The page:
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Adventures In Time And Space 6: Royal Observatory At Greenwich

The Prime Meridian near Flamsteed House

The Prime Meridian near Flamsteed House

The Royal Observatory at Greenwich is on a hill in Greenwich Park in London and is the location of the Prime Meridian. The observatory was commissioned in 1675 by King Charles II for the purposes of celestial navigation and cartography. The king appointed John Flamsteed as the first Astronomer Royal to serve as the director of the new observatory.

The Prime Meridian passes through the Greenwich Observatory complex and is marked by a stainless steel strip in the courtyard. In recent times, a green laser also marks the location and shines across the night sky. The Prime Meridian is part of a geographic coordinate system. This coordinate system is useful for making maps because every location on Earth can be identified by its latitude and longitude.

The latitude is an angular measurement ranging from 0° at the Earth’s equator to either +90° at the north pole or −90° at the south pole. Lines of latitude are circles of differing circumferences on the Earth’s surface. The largest circle is called a great circle and it is the equator. Lines of latitude also are called parallels because the circles are parallel to each other. The equator divides the Earth into the Northern Hemisphere and the Southern Hemisphere. On the Earth’s surface, each degree of latitude corresponds to a distance of about 111 kilometers.

The longitude is an angular measurement ranging from 0° at the prime meridian to either +180° eastward or −180° westward. All meridians are halves of great circles which converge at the north and south poles. The prime meridian and its opposite, the 180th meridian at 180° longitude, together form a great circle around the sphere of the Earth and divides it into the Eastern Hemisphere and the Western Hemisphere. Because lines of longitude converge at the poles, each degree of longitude corresponds to a different distance on the Earth’s surface as the latitude changes. At the equator, the distance is about 111 kilometers, but this distance gets smaller until it reaches 0 kilometers at the poles.

For further precision, each degree of latitude and longitude (°) is divided into 60 minutes (‘), each of which is further divided into 60 seconds (”), e.g., San Antonio, Texas is located at 29°25′26″ N and 98° 29′ 37″ W. These coordinates also can be expressed as decimal fractions, e.g., San Antonio is 29.42412 and -98.49363.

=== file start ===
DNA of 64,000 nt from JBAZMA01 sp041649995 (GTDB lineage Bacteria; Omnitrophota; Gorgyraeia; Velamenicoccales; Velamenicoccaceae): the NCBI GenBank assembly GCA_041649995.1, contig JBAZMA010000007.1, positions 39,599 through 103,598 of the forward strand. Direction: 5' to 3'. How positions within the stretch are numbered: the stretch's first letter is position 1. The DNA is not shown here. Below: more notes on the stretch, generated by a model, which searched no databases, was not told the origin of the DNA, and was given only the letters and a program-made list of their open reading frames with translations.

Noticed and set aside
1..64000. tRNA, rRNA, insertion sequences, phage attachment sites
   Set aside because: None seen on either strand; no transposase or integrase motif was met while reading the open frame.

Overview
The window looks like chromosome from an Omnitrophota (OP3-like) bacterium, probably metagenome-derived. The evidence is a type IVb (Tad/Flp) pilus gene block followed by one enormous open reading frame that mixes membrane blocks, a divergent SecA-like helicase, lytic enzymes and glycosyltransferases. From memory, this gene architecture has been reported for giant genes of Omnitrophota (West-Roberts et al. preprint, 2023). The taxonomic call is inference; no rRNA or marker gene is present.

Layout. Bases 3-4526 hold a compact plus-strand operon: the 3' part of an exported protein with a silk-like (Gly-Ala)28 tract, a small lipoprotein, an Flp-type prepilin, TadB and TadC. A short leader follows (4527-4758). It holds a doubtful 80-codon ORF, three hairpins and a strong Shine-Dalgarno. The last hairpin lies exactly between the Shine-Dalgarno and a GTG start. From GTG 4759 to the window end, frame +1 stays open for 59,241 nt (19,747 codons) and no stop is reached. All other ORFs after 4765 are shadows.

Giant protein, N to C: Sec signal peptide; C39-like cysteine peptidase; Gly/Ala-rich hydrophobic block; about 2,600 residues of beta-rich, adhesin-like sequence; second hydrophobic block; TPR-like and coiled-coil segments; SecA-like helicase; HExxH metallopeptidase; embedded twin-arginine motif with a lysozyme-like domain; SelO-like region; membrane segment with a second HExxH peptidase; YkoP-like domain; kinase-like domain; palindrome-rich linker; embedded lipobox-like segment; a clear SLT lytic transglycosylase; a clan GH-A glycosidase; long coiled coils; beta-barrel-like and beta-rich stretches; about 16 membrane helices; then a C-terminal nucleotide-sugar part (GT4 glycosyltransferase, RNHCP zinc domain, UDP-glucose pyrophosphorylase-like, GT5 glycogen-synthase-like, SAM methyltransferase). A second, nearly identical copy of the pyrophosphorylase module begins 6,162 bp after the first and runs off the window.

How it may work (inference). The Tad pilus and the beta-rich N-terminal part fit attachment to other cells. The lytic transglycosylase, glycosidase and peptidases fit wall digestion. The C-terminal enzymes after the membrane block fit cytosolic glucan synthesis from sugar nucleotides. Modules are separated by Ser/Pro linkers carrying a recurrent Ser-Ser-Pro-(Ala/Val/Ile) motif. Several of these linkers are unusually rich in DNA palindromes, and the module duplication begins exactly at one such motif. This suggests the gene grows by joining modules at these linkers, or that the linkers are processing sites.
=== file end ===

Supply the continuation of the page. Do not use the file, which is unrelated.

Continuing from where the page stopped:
Unlike the equator, which is the one great circle perpendicular to the Earth’s axis of rotation, the location of the prime meridian is arbitrary, and can be part of any great circle that runs through both poles. Throughout history, it was common practice to choose a nation’s capital or some other popular location, so different maps had different prime meridians. Finally, it was decided in 1884 to have delegates from 25 nations meet in Washington, DC, for the International Meridian Conference. The delegates voted to adopt Greenwich as the location for the universal Prime Meridian.

Map of the Prime Meridian at the Royal Observatory Greenwich (south is up)

Map of the Prime Meridian at the Royal Observatory Greenwich (south is up)

Once Greenwich was chosen as the universal Prime Meridian, the longitude at any location can be determined by calculating the time difference between that location and Greenwich. Since a day has 24 hours and a circle has 360°, then the sun moves across the sky at a rate of 15° per hour. As a simple example, if a location is six hours behind the time at Greenwich, then that location is near 90° west longitude. Obviously, a chronometer set to Greenwich time and the local time need to be known.

GPS shows 0.00149 degrees (about 5.3 seconds) due to IERS Meridian being about 100 meters eastward

GPS shows 0.00149 degrees (about 5.3 seconds) due to IERS Meridian being about 100 meters eastward

So why doesn’t the Greenwich Prime Meridian show 0° longitude? The reason has to do with the fact that the Earth is not really a perfect sphere and that, until recently, most maps had to shift their lines of latitude and longitude until they matched local surface measurements to some reasonable amount.

It was only until the existence of artificial satellites that maps finally could be adjusted to the center of the Earth’s mass and not to various local surfaces. The current coordinate system, the World Geodetic System, was established in 1984 (WGS 84) and measures global surface locations to within ±1 meter or better. WGS 84 showed that the Greenwich Prime Meridian was actually about 5.3 seconds or about 100 meters west of 0° longitude. The new meridian is known as the International Reference Meridian and is maintained by the International Earth Rotation and Reference Systems Service (IERS). It is the reference meridian of the Global Positioning System (GPS) run by the United States Department of Defense.

The IERS Reference Meridian is about 5.3 seconds (about 100 meters) east of the Greenwich Meridian

The IERS Reference Meridian is about 5.3 seconds (about 100 meters) east of the Greenwich Meridian

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